At last the British press has given Richard Dawkins a break! In truth, I can’t remember the last pro-Dawkins piece they’ve published, although there are dozens taking the other side, every one a carbon copy of the others. Strident. Bigot. Racist. Superannuated. You know the tropes. While people have every right to differ with Richard’s ideas, the wolf-pack behavior of the British press is more like a feeding frenzy than a reasoned assessment of his ideas.
But in the August 24 Spectator, British journalist and author Nick Cohen analyzes this phenomenon in a piece called “Richard Dawkins attacks Muslim bigots, not just Christian ones. If only his enemies were as brave.” He not only decries the press for its herd mentality, but indicts it for cowardice: its refusal to defend liberal Muslims who stand up against their oppressive and conservative coreligionists.
How refreshing is this beginning?
It’s August, and you are a journalist stuck in the office without an idea in your head. What to write? What to do? Your empty mind brings you nothing but torment, until a thought strikes you, ‘I know, I’ll do Richard Dawkins.’
Dawkins is the sluggish pundit’s dream. It does not matter which paper you work for. Editors of all political persuasions and none will take an attack on Darwin’s representative on earth. With the predictability of the speaking clock, Owen Jones, the Peter Hitchens of the left, thinks the same as Craig Brown, Private Eye’s high Tory satirist. Tom Chivers, the Telegraph’s science blogger, says the same as Andrew Brown, the Guardian’s religious affairs correspondent. The BBC refuses to run contrary views. It assures the nation that ‘militant’ atheism is as fanatical as militant religion — despite the fact that no admirer of The God Delusion has ever planted a bomb, or called for the murder of homosexuals, Jews and apostates.
Sharp operators could sell the same piece a dozen times without changing a word. Read the papers, and you will suspect that is exactly what sharp operators have done.
Cohen then recounts the case of Nahla Mahmoud, a Muslim woman in England about whom the press has been curiously silent. For less than two minutes of criticism of sharia law in Britain, she’s suffered vicious criticism and appears to be in serious danger. Her brother was attacked and her mother threatened, and now she lives in fear.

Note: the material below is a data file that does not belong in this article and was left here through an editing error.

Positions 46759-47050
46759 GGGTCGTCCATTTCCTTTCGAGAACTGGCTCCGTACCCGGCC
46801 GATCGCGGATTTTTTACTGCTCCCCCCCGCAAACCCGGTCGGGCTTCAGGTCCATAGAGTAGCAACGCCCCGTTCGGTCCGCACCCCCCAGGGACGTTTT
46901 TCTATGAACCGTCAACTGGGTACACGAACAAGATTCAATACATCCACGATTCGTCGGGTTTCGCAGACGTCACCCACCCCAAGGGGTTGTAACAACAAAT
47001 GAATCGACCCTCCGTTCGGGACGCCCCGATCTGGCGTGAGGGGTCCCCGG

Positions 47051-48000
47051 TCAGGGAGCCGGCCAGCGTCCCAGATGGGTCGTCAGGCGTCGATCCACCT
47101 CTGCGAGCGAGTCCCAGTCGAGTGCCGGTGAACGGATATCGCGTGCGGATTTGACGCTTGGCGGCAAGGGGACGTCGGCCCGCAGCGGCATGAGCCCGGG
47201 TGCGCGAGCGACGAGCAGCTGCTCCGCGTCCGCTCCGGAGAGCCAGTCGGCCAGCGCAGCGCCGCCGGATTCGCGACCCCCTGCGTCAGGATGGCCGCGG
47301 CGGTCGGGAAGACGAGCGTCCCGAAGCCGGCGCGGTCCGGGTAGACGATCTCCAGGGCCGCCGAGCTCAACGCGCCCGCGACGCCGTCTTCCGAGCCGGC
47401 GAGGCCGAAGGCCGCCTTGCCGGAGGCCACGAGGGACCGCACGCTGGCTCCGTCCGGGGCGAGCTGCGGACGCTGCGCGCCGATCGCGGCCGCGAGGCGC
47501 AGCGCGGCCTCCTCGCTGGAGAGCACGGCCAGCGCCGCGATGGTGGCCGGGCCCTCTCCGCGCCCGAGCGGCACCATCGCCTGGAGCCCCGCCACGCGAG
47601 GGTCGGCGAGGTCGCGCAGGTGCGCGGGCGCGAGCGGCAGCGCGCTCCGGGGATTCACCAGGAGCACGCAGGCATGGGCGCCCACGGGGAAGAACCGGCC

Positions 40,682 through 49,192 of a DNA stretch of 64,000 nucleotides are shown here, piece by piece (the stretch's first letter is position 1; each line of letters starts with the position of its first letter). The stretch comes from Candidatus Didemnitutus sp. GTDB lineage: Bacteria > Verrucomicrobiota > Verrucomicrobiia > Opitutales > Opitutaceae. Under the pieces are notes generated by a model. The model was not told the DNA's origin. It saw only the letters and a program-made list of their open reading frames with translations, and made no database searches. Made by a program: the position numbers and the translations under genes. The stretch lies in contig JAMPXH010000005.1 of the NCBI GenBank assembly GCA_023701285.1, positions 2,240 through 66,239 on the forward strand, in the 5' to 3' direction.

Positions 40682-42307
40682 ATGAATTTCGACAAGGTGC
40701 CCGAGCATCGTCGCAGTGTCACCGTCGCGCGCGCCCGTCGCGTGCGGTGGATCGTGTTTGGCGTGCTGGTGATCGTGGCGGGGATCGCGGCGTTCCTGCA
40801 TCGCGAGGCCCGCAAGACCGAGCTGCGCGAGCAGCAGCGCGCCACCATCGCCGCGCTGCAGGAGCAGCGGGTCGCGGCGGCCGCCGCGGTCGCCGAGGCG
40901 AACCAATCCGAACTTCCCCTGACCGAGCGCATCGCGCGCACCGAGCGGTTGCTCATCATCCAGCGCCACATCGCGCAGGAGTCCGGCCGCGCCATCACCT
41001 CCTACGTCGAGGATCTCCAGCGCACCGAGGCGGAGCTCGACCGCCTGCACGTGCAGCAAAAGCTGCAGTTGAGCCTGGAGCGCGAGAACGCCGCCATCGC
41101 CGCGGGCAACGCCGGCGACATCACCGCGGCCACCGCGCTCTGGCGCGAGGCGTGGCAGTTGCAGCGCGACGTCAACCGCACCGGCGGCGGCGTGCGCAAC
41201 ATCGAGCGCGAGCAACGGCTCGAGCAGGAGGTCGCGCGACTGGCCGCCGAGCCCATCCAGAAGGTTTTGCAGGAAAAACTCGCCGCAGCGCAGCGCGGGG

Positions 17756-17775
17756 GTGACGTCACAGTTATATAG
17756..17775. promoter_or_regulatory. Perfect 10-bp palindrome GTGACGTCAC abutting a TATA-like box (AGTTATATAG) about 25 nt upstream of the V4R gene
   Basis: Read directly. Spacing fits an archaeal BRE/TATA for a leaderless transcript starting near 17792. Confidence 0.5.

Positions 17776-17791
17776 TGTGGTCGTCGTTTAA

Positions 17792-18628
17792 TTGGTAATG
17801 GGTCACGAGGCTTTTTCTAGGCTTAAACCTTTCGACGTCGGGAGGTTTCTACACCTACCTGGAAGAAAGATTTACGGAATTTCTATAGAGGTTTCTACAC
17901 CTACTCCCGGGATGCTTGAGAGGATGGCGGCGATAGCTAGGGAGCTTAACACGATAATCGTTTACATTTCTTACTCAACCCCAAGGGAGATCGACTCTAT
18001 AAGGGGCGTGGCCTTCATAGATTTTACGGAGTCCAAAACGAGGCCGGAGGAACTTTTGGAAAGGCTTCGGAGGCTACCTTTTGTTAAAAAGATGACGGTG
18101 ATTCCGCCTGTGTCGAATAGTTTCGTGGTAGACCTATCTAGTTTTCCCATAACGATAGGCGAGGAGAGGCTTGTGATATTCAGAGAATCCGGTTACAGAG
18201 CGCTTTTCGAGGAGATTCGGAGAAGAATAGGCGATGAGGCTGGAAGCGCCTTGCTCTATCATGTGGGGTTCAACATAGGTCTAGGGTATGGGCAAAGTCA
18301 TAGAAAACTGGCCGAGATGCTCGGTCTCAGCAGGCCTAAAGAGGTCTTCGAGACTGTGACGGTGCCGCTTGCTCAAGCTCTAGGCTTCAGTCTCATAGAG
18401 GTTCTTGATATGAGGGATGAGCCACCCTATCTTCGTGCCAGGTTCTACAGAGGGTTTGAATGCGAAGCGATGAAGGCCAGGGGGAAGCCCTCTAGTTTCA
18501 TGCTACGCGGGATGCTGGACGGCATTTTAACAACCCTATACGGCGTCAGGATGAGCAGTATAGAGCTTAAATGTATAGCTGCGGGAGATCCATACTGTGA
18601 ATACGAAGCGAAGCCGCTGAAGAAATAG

She is a Sudanese refugee who became a leading figure in the British Council of ex-Muslims. Earlier this year Channel 4 gave her one minute and 39 seconds precisely to talk about the evils of Britain’s Sharia courts in Britain. In these institutions, a woman’s testimony is worth half that of a man’s, a man can divorce his wife by simple repudiation, and women who remarry lose custody of their children. One minute and 39 seconds may not sound long enough to list their vices. But it is one minute and 39 seconds longer than the BBC has ever given her.
Nahla described how she grew up under Sharia. She was ‘always dealt with as a second-class citizen, always bought up to believe that I am an incomplete human being [who] needed a man as a guard.’
She was shocked to find the same system here in her land of refuge. ‘Muslims have been living in Britain for hundreds of years and never needed sharia courts,’ she concluded. ‘Everyone should have equal rights and live under one secular law.’
I’m only dimly aware of sharia law in Britain, how it’s implemented, and to what extent it supersedes civil law. Perhaps some reader can enlighten me. Can a British Muslim really divorce his wife according to that law, or lose custody of her children? Is a woman’s testimony in those courts worth (as it is in other Muslim countries) only half that of a man’s? If so, the British should be ashamed.
The British press, like the American, is simply afraid of criticizing Islam, and if sharia law is a going thing in the UK, how come its press writes about Richard Dawkins’s stridency instead of the oppressiveness and misogyny of Muslim law? Which is more important?
We know the answer: any criticism of Islam by the press is liable to bring down on them the opprobrium and attendant physical threats of Muslims. Everyone is well aware of the violence following publication of the anti-Muslim cartoons in the Danish press.
If we construe “Islamophobia” as “fear of Muslims” and not “hatred of Muslims,” then the press is guilty of it far more than is Dawkins. In the end, they pick on the easy victim, for Richard isn’t going to kill his journalistic critics.
Cohen has a nice finish to his piece:
My point is that women like Nahla are being terrified and abused every day in Britain. I have seen Richard Dawkins speak up for them as a matter of honour and a matter of course many times, but have never heard a peep of protest from his opponents.
One day there will be a reckoning. One day, thousands who have suffered genital mutilation, religious threats and forced marriages will turn to the intellectual and political establishments of our day and ask why they did not protect them. The pathetic and discreditable reply can only be: ‘We were too busy fighting Richard Dawkins to offer you any support at all.’
Sharia law is profoundly undemocratic and contemptuous of human rights. It should not be practiced in the UK at all, regardless of whether Muslims consider it a “tradition.” It’s time the press, like Cohen, gets its priorities straight.